This eccentric was once in Claude Stone's collection.
At one time he had the largest collection of Tussinger eccentrics in
Illinois. This particular example is technologically inconsistent
when it's compared to other examples in the collection. The biface from which it
was made was manufactured using an advanced lithic technology
that was in use almost exclusively by early Clovis culture
flintknappers well before 10,000 years ago. In fact it may have once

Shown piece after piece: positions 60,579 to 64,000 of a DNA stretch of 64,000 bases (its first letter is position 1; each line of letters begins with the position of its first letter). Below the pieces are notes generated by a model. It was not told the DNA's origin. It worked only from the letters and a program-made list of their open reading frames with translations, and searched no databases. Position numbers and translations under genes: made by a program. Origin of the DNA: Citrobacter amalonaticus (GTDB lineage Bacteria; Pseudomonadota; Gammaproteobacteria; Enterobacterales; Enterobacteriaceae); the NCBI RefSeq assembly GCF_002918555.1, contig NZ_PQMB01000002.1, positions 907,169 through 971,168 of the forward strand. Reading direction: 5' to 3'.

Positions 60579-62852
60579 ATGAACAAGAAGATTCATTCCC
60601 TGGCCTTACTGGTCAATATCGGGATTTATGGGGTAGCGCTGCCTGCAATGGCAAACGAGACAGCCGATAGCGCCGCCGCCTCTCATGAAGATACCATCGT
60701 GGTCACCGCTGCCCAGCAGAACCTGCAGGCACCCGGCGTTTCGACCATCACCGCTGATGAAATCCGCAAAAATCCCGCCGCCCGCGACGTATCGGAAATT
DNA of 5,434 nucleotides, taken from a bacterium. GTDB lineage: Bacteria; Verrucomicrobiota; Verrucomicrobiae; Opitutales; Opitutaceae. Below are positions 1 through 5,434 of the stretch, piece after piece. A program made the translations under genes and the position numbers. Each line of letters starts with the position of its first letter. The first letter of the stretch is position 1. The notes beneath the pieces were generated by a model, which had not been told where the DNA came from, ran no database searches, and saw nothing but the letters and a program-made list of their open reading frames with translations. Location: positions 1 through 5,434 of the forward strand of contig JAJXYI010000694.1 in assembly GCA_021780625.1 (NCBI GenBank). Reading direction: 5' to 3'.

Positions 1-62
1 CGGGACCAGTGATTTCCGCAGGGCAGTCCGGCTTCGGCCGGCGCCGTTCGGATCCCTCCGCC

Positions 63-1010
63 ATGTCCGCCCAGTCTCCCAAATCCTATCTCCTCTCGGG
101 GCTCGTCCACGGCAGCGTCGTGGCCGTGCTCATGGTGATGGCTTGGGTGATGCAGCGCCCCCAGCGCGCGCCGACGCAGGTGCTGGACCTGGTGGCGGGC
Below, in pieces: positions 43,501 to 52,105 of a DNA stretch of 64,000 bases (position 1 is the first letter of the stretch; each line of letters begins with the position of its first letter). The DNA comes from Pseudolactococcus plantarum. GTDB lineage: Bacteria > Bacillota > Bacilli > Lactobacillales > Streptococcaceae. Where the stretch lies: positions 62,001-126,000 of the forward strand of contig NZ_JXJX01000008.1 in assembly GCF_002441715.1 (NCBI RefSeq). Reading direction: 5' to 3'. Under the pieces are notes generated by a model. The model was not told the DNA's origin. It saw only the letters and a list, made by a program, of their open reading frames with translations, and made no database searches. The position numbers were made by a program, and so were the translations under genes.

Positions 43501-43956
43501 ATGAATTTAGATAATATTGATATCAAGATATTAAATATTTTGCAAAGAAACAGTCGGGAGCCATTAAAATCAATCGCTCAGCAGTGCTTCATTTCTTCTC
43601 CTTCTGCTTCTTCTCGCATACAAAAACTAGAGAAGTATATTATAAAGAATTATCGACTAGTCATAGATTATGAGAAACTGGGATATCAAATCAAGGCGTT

been a Clovis point. The large percussion
flake scars form a pattern that are parallel and oblique. This is a
classic Paleo-Indian bifacial reduction technique. But the edge work
that finished the biface can only relate to
something done by a much later Stone Age culture. There is nothing
in the archaeological record that even comes close to the design
this eccentric. Another contradictory point of interest is the fact
that much of the deep surface patina was removed along the edges
when the eccentric was punch flaked into shape.